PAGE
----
SOME of Wirral's top attractions are set to be saved after a last-minute turnaround from the borough's council bosses.

At the end of 2020, Wirral Council began its consultation with residents on cuts which included closing Europa Pools, the Williamson Art Gallery and all four municipal golf courses.

The tough plans were published as the authority has to make up a £16.5m shortfall in its budget.

But on Wednesday, the Labour group presented an alternative budget which kept the Williamson Open, kept Europa's competition pool open while closing its fun pool and kept all four public golf courses open.

School crossing patrols, public toilets and the existing bin collection timetable were all protected at the Policy and Resources Committee meeting.

The new budget was narrowly passed after council leader Janette Williamson cast the deciding vote, breaking the 8-8 tie at the cross-party committee.

The budget will now go to full council on March 1 for approval.

Becky Thomas leads the Wirral-based Out of the Blue Orchestra which has performed at the Williamson.

She said: "We are over the moon to hear the gallery will remain open, not only for musicians but for the community, various art groups and families.

"There is a slight concern around the budget cut, but at least the council has recognised the importance of the gallery."

Wirral Council is seeking to save £90,000 from voluntary redundancies and reducing the Williamson's opening hours by one hour per week, but this is far less than the £212,000 the authority would have saved from closing it altogether.

Ms Thomas added: "The band would love to be involved in making the gallery more sustainable.

"We feel honoured to have been involved in the campaign to save the gallery, we are very passionate about it."

The picture was slightly less clear for Europa Pools, as the fun pool is set to go.

However, Mark Sopp, chair of Wirral Metro Swimming Club, said: "Keeping the training pool open is extremely welcome news.

"It is extremely sad to see the fun pool go. There's no way of getting away from it, there has been a little bit of neglect and underinvestment over recent years."

Mr Sopp thought more could be done to revive and expand Europa Pools in time, meaning that last night’s budget proposal was more of a victory than a defeat.

He added: "[Europa] feels as if it could thrive if investment could be put into the facility.

"We can look at different operating models in conjunction with investing in the cafe, which could see an increase in footfall.

"It's more important to keep part of it open for now. We can always work alongside the council in a working group to look at other ways of expanding the centre and get things reopened."

Closing the fun pool will save Wirral Council £250,000, again far less than the £640,000 that the full closure would have recouped.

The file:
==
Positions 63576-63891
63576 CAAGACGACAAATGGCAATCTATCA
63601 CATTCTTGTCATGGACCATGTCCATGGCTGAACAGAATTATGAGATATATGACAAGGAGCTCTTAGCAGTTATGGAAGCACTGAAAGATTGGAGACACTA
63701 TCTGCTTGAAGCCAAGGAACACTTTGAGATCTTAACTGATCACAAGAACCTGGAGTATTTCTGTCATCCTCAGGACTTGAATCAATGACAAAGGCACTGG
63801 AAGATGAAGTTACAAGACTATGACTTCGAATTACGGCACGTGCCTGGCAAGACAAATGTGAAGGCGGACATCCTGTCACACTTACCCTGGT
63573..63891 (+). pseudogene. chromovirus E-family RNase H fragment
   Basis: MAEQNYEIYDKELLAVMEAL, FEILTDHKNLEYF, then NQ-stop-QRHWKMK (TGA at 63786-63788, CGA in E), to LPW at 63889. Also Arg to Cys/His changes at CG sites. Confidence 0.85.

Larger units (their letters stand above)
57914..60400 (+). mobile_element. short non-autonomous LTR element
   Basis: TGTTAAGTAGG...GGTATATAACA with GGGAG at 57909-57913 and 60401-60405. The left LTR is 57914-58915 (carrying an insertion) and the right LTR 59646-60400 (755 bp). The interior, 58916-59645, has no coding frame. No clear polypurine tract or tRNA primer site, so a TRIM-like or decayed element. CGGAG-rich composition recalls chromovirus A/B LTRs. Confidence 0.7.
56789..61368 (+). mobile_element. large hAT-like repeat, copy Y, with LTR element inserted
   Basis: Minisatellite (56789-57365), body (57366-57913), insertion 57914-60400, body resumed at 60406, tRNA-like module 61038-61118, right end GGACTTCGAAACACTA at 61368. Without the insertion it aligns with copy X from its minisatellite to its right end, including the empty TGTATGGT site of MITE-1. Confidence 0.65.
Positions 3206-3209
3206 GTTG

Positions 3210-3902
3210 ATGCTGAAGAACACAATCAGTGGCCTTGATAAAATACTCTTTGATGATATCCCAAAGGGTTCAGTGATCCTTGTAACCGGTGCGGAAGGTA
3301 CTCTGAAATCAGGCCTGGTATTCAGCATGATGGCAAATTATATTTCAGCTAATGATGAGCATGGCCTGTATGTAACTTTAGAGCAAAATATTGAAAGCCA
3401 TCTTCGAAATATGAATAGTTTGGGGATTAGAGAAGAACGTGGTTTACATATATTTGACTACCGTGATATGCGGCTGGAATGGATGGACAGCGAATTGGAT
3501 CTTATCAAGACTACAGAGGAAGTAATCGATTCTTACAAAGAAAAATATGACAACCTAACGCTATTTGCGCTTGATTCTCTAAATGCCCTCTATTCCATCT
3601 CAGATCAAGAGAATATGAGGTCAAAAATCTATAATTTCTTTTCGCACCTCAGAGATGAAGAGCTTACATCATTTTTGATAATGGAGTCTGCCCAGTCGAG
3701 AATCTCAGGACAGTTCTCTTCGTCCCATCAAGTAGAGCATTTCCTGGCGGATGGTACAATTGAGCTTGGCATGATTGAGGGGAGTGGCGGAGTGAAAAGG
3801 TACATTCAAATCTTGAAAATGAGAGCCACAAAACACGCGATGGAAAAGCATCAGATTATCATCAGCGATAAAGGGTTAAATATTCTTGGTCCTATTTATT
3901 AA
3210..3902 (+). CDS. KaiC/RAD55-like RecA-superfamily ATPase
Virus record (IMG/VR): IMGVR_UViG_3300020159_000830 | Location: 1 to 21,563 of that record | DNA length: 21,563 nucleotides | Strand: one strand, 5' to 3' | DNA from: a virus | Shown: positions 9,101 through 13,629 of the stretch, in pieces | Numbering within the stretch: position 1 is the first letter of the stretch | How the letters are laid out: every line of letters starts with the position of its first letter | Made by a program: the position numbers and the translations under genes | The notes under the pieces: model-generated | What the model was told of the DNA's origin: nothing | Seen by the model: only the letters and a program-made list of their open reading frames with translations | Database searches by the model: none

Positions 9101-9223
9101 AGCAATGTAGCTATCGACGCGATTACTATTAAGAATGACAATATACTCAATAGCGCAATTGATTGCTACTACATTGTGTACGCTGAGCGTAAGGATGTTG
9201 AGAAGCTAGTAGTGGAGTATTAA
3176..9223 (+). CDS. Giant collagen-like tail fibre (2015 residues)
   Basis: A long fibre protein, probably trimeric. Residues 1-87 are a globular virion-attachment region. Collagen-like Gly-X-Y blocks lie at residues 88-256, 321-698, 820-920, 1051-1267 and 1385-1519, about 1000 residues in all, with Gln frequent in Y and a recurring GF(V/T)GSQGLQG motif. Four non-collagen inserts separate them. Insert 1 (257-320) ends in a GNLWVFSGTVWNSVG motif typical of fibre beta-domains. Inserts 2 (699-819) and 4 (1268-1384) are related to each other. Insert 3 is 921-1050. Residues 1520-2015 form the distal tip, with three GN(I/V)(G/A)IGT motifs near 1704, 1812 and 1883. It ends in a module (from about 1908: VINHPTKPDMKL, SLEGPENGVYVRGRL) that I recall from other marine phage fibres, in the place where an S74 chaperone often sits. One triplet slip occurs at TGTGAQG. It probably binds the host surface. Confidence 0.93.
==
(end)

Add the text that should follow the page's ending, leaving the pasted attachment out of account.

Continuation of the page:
A number of cost-cutting measures are replacing savings such as the closure of Europa in the budget proposal.

They include the council reducing its £400,000 subsidy to Birkenhead’s Hive Youth Centre to £300,000, with the remaining £100,000 to be made up by funding from local businesses.

There was also a £150,000 saving from "workforce efficiencies".

Asset sales, which will be specified at a later date, will generate £394,000 for the authority.

As well as staff and performers associated with Europa and the Williamson, those in charge of the borough’s municipal golf courses were also happy with last night’s budget proposal.

The council initially said it could save £273,000 from closing the courses, however due to contractual obligations related to The Open Championship Hoylake Municipal must remain open, meaning the figure was reduced to £180,000.

Brackenwood, The Warren and Arrowe Park were still up for closure.

However, Labour’s proposal scrapped the saving altogether, meaning the future of the golf courses is set to be protected in Wirral Council’s 2021/22 budget.

A statement put out by Brackenwood Golf Club on behalf of all four municipal clubs, said: "Thank you to Wirral Labour for your amended budget to go to full council in March that saves Wirral’s golf courses.

"A tight vote but passed with the casting vote from Cllr Williamson (leader of the council).

"We now need to see a longer term plan and investment to make golf sustainable for the future."

Geoff Roberts, secretary of The Warren Golf Club, said: "Club members and officials have actively campaigned for the last three years and gone to great lengths to secure the future of all four municipal courses.

"There remains some reservations as the decision must be passed by full council.

"But it seems that all Wirral participants and golfers from surrounding areas who no longer have access to pay and play municipal golf facilities can breathe a huge sigh of relief and look forward to future physical exercise and mental wellbeing on the beautiful Wirral Peninsula."